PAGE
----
What to Expect When Adopting a Dog With a Cleft Palate


Lentil the French Bulldog as a puppy
Lentil's owner, Lindsay Condefer, fed the puppy through a tube every three hours around the clock until he was large enough for surgery.

Once the puppy has grown enough, he can undergo surgery to repair the palate.

“The first surgery is the best attempt to make the repair," Dr. Reiter says. "This type of repair can be difficult and sometimes takes more than one attempt, so my best advice is to go to a hospital that has a proven record of completing these procedures successfully and that also has good ancillary services, since puppies need special care after the procedure also, much like infants.”

After surgery, there’s a three- to four-week postoperative healing period where owners will have to keep toys away from their puppy so he won’t be tempted to explore them with his mouth. Owners will want to make sure the puppy avoids anything that might prove difficult for him to chew, including treats.

Usually puppies are able to return to normal life after this healing period. In some cases, however, additional surgery may be necessary, such as when the vet is unable to repair the defect completely the first time, the puppy plays with his sutures and causes them to come out too early, or the vet discovers additional issues with the hard or soft palate.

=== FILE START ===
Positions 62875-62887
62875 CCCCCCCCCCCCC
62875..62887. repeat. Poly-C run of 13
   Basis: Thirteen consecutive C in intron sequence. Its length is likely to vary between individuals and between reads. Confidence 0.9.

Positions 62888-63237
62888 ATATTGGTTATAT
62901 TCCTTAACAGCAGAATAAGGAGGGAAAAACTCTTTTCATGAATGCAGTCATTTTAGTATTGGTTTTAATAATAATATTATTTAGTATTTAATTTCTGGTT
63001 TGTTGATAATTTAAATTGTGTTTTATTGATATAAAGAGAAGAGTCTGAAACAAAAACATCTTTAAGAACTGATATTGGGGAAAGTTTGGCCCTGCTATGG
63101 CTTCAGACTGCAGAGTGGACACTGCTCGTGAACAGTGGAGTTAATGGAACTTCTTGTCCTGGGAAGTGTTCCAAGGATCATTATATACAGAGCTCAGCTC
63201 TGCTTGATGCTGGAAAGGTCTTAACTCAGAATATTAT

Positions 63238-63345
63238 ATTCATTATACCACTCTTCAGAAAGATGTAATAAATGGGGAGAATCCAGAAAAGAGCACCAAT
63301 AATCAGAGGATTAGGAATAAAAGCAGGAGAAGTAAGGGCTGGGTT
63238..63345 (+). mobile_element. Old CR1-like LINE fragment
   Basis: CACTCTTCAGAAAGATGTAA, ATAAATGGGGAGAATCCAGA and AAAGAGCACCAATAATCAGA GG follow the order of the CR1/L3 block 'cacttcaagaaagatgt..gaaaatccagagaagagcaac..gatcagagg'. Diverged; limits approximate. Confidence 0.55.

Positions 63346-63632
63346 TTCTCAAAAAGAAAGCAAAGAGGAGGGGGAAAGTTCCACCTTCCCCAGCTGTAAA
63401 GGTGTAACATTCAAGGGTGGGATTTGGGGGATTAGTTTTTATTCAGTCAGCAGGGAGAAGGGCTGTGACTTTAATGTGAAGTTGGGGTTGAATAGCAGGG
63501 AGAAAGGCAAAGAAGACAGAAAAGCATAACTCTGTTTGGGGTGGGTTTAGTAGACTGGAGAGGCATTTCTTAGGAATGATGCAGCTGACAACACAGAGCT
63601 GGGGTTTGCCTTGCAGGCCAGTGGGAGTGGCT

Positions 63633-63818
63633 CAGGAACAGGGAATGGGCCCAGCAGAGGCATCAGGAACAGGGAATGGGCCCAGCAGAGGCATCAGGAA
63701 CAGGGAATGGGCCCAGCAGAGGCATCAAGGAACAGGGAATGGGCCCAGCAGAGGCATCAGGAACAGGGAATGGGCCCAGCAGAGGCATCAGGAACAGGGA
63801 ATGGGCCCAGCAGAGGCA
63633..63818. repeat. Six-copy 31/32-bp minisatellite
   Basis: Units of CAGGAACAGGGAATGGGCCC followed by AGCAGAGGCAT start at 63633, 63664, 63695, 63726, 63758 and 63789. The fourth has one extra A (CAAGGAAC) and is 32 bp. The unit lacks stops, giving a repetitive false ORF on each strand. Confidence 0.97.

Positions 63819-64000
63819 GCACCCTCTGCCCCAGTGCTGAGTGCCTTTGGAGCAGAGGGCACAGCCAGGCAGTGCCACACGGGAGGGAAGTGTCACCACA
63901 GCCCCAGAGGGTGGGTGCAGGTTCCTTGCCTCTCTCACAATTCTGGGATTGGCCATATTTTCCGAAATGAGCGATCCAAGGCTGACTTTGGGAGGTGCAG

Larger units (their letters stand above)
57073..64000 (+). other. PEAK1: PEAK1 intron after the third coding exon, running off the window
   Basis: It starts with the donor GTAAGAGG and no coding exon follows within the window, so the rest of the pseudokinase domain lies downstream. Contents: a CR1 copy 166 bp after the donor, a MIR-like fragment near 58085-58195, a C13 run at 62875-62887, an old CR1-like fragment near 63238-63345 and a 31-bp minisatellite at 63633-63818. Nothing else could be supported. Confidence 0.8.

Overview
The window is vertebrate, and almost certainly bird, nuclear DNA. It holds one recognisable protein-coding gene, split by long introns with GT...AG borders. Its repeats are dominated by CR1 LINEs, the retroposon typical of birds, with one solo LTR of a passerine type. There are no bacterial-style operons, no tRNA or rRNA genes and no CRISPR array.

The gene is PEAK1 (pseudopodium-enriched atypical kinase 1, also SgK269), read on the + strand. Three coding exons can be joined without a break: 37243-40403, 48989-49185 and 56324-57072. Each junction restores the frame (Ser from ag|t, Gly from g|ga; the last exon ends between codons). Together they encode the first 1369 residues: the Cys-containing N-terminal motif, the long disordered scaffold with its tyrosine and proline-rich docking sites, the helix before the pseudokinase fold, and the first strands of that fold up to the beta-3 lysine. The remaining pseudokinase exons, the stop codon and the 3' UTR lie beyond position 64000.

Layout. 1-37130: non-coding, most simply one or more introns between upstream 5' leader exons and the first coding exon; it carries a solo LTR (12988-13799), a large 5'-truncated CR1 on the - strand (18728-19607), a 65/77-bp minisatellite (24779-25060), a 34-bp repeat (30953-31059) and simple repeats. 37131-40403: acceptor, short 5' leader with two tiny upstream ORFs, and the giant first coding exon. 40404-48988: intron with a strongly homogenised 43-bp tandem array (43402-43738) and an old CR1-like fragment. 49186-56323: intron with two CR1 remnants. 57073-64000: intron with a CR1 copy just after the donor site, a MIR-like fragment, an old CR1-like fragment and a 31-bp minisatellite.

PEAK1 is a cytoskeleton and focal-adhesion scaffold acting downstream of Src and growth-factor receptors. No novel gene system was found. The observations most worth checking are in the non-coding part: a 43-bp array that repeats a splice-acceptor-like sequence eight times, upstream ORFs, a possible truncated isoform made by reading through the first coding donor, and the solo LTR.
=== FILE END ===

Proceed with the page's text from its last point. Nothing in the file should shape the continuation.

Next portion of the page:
Your Puppy’s Future

While Dr. Reiter recommends having your vet check for other possible defects in your puppy just in case, once the cleft palate is repaired, he says your puppy will most likely be able to live out his days as a normal dog.

“There are definitely a good number of dogs out there doing well after surgery,” says Dr. Lewis. “Although it requires a lot of care and hard work, in the long run these pups make great pets.”